How to Swing on the Monkey Bars

“You need to get a good swing going,” says Bella Palmer, 13, a competitor in all three seasons of “American Ninja Warrior Junior,” a program on Peacock based on a Japanese show called “Sasuke.” Last year, Palmer won the competition in the 11- and 12-year-old bracket, making her the show’s first female champion. Palmer’s favorite challenge in the contest is called Spring Forward, a sort of extreme monkey bars where the rungs are roughly six feet apart.

Start on the first bar and get a feel for the oscillating movement. As you kick your legs back, push your palms into the bar to maintain your grip. As you swing forward, release your dominant hand and reach for the next bar. Trust yourself and use the momentum of the swing to propel you. If you skip bars, or fly through the air between them like Palmer does, don’t catch the bar with your arms fully extended, because you can dislocate your shoulder or elbow. Instead, keep your arms bent at a 90-degree angle using your arm and back muscles to hold your weight.

“When you start, you’ll get blisters that will pop or tear,” Palmer says. Give them a day or two to heal before you try swinging again. Soon you’ll begin to see a thicker, protective layer of calluses developing on your palms and fingers. The more you traverse the monkey bars, the less it will hurt.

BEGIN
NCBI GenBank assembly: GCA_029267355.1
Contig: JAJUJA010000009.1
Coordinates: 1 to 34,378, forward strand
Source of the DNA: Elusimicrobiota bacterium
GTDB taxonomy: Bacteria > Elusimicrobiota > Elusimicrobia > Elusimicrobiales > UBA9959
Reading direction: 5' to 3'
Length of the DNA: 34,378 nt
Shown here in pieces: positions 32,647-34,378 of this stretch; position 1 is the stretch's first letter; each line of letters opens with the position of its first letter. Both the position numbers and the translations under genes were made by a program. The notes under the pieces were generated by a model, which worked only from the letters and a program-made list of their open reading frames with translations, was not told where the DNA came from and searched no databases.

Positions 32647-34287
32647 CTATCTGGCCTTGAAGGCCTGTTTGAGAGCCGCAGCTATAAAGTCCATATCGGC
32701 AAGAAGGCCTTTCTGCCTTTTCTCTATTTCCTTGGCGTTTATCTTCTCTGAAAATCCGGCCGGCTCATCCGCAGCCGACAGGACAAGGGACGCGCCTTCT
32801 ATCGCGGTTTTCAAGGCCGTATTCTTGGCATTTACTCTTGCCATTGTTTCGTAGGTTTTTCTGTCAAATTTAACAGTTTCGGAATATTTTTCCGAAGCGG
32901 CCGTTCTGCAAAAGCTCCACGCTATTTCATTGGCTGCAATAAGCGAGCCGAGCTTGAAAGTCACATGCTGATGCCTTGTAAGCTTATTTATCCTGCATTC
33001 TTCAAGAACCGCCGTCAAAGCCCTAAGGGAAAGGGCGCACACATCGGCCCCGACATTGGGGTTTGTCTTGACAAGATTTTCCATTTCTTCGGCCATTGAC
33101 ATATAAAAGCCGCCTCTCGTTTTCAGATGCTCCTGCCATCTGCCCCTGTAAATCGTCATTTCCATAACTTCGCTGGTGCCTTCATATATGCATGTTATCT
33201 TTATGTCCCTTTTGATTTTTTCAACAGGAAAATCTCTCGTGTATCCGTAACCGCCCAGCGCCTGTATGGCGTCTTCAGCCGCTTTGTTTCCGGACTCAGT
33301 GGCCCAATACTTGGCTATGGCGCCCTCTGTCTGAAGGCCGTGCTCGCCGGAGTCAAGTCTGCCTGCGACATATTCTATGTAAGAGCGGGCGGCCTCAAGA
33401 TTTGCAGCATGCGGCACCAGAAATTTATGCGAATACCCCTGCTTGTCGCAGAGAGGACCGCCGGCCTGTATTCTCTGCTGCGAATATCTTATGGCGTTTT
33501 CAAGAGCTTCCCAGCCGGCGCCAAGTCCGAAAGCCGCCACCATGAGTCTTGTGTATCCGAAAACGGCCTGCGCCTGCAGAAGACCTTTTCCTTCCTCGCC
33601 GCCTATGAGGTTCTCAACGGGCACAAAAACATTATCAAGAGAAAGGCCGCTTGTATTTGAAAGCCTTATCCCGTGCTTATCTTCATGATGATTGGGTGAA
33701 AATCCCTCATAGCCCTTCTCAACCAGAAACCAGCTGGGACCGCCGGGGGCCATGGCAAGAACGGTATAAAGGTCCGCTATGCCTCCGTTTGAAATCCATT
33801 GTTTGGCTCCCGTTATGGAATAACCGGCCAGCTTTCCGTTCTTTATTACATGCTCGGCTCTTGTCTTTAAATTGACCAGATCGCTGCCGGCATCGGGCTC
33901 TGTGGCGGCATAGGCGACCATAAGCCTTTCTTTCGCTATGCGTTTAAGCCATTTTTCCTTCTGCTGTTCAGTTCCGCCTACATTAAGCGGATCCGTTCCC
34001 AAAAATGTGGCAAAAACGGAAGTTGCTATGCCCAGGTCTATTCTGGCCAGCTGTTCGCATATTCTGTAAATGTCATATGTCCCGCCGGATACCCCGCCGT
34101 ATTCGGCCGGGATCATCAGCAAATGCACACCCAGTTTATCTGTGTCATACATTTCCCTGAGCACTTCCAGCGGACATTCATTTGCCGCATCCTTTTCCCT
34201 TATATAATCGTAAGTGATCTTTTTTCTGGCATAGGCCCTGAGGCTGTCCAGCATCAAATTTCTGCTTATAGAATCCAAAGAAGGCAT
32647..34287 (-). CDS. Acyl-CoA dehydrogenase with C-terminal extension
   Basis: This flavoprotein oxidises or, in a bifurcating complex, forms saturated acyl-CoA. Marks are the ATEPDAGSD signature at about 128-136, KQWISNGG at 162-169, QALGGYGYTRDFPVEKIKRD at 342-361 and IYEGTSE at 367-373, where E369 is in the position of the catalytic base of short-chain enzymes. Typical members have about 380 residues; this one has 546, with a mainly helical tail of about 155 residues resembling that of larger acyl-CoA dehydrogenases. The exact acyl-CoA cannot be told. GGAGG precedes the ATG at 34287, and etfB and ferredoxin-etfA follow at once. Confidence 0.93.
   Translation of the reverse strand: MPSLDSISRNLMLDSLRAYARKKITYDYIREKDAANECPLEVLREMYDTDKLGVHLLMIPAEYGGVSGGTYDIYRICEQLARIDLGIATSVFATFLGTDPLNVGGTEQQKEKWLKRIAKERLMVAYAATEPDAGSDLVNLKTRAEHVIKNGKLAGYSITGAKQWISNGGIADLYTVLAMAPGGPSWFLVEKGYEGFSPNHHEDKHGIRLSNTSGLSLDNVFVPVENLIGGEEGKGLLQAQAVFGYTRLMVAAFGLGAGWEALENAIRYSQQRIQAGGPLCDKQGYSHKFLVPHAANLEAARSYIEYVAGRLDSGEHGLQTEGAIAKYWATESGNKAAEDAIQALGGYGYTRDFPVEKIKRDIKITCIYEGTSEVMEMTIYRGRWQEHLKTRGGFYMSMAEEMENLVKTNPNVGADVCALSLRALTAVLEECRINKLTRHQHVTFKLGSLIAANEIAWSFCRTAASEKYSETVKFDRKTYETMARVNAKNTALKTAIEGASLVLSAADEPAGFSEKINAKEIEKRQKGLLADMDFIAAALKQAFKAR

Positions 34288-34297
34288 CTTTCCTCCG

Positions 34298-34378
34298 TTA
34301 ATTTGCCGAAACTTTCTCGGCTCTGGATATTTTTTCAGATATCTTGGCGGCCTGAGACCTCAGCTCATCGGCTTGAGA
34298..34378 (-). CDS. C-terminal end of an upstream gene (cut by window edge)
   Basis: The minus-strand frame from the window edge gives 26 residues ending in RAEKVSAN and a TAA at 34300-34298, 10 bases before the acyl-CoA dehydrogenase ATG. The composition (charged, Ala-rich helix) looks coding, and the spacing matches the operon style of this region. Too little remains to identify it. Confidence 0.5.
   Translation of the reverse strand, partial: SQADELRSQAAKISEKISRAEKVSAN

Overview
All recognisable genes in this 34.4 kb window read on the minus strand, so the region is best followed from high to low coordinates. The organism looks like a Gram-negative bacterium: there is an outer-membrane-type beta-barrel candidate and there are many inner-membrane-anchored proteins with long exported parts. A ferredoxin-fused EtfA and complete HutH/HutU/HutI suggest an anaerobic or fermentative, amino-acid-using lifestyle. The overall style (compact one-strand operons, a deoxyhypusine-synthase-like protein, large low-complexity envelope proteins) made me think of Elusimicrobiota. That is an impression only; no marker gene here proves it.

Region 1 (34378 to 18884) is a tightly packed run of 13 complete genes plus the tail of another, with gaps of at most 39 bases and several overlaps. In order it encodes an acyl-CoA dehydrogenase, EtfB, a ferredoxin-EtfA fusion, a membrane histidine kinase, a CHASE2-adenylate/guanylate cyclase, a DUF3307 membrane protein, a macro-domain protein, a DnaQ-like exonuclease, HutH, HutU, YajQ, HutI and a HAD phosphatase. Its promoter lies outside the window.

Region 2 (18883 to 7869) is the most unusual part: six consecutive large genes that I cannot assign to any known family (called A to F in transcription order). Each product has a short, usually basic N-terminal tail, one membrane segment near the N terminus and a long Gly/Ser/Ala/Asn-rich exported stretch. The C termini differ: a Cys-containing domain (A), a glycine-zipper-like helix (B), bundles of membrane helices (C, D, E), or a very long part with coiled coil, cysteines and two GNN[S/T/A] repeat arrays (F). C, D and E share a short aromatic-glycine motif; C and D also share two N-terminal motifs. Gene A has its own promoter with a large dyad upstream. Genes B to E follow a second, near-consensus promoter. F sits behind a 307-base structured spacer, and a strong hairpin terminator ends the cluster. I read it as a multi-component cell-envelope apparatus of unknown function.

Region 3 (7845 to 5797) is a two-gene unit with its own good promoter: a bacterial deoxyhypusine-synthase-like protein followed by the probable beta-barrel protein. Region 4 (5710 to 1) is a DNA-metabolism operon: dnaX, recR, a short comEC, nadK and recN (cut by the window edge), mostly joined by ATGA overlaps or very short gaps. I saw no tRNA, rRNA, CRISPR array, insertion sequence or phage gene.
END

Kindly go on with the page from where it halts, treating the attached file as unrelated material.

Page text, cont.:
Palmer estimates that if you practice every day, you’ll most likely be proficient in a week. It helps if you’re naturally inclined to dangling. “I always liked hanging on stuff,” says Palmer, who was 8 when she went to a birthday party at a so-called ninja gym near her home in Woodbury, Minn. “I was just swinging on everything, and I loved it,” she says. These days she practices 30 minutes to an hour daily in her basement, which is outfitted with mats, high metal bars and other obstacles.

Don’t worry if you lose your grip and drop to the ground; falling is part of the process. To cushion the landing, swing over something soft. When you do go down, attempt to land on your feet to safeguard your other extremities. “Just try not to land on your head,” Palmer says.

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